Nonprofits are creating jobs at three times the rate of their for-profit counterparts, according to new data from the Johns Hopkins Center for Civil Society Studies. “If you look at the period over the last decade from 2007 right before the financial crisis and up to 2016, nonprofit growth in employment was almost 17 percent and the for-profit growth rate was under 5 percent over that 10 year period,” says Lester Salamon, the center’s director.
Nonprofits still make up around one-tenth of the total labor force, and have hired proportionately more people than for-profits in every state (along with Washington, D.C., and Puerto Rico) except North Dakota (where growth was tied). In fact, Johns Hopkins researchers have previous shown that the 12 million people employed by various social good organizations actually represent the country’s third largest employment base by category behind retail and manufacturing. New data shows the sector now has the third largest payroll base, too. The nonprofit sector generates about $638 billion in wages behind professional science and tech workers ($783 billion) and manufacturing ($797 billion). “In a little over half the states, it’s a bigger employer than all the branches of manufacturing combined,” says Salamon.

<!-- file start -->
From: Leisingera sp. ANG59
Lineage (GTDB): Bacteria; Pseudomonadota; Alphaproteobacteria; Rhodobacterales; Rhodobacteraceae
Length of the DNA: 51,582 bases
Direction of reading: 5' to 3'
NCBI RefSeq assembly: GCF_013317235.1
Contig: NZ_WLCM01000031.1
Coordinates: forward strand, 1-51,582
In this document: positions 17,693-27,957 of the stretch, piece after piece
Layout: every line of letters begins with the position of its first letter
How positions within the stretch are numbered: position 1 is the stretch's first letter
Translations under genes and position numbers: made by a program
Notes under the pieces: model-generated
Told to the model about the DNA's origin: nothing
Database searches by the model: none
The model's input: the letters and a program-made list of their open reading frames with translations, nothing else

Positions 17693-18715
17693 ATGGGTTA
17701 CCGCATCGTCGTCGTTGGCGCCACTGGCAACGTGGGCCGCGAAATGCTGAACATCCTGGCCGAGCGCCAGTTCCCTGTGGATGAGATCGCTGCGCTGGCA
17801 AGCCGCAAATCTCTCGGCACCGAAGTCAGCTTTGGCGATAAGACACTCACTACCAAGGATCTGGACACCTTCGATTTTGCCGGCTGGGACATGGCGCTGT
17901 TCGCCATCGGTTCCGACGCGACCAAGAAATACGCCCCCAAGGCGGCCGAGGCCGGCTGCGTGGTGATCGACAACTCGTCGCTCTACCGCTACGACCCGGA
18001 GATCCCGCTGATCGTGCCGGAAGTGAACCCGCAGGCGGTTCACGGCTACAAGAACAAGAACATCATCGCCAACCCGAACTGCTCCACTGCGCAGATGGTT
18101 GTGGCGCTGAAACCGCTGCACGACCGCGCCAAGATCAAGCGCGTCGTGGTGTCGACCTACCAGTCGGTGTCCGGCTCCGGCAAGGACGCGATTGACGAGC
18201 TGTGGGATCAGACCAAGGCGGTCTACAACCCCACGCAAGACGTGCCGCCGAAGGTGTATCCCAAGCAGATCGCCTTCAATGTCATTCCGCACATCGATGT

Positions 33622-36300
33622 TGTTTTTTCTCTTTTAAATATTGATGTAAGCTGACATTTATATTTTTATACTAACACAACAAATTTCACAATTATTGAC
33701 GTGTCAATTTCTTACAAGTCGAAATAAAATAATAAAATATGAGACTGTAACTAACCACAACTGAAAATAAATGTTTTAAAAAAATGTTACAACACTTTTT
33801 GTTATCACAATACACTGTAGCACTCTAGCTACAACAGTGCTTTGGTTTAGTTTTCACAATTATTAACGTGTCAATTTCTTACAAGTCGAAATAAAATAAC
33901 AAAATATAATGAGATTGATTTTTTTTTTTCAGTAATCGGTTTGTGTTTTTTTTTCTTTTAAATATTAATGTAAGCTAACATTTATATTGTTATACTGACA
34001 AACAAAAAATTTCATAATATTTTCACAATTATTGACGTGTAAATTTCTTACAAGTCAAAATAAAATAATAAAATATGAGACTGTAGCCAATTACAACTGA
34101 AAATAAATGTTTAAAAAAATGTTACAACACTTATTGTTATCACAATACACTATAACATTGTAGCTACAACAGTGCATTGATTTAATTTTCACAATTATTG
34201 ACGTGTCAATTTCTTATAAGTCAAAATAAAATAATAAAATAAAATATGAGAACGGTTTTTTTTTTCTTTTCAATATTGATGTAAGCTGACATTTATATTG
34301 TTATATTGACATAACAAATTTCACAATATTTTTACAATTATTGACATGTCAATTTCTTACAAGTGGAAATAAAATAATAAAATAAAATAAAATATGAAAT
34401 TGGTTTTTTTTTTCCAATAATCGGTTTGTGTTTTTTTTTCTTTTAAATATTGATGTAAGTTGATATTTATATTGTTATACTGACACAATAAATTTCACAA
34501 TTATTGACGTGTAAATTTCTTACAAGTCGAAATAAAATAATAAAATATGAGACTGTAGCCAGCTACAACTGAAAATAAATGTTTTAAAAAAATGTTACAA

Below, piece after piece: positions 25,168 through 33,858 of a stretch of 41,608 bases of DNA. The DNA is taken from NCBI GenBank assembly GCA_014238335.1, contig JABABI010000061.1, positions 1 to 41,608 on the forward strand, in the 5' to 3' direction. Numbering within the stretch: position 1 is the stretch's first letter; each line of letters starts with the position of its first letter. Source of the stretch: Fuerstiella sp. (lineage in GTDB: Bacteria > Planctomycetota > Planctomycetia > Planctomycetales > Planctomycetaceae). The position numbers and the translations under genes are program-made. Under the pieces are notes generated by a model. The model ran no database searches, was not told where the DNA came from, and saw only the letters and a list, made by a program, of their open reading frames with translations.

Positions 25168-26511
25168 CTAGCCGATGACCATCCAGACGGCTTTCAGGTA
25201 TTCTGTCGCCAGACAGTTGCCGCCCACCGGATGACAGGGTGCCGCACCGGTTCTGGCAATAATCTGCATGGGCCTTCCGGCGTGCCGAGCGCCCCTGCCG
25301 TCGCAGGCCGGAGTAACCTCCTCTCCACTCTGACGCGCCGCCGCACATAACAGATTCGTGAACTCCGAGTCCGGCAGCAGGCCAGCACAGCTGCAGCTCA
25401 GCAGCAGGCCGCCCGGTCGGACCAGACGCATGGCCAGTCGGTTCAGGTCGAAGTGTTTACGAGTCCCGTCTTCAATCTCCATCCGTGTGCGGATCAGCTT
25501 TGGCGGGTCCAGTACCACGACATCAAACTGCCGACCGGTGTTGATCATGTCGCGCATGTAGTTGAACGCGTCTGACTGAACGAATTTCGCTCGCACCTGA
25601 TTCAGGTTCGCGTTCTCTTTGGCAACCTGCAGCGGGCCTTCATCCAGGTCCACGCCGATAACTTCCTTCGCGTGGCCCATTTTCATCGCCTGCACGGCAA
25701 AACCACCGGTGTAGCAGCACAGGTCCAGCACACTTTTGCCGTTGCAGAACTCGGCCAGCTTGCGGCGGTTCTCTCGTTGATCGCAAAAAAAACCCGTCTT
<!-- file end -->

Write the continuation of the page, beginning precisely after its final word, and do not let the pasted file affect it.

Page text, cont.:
That’s important to the U.S. from an economic stability standpoint, and for ensuring a healthier society: Many workers operate in the healthcare, social services, and educational fields. Salamon sees these findings as a way to reinforce truths that many politicians often forget. Recent administration pushes to dismantle the Affordable Care Act or constrain Medicaid access don’t just hurt recipients, for instance, they will cost jobs, which will have its own ripple effect.
“There’s long been, particularly in conservative circles reaching back to Reagan, this belief that the nonprofit sector really is funded entirely or mostly by philanthropy,” Salamon says. But additional research shows that funding from individual donors and private and corporate foundations makes up just 10% of the overall income powering service and so-called expressive groups covering things like the arts, recreation, and civic organizations. “That means that 90% of that has to come from other sources, and a big chunk of that is from government,” he adds.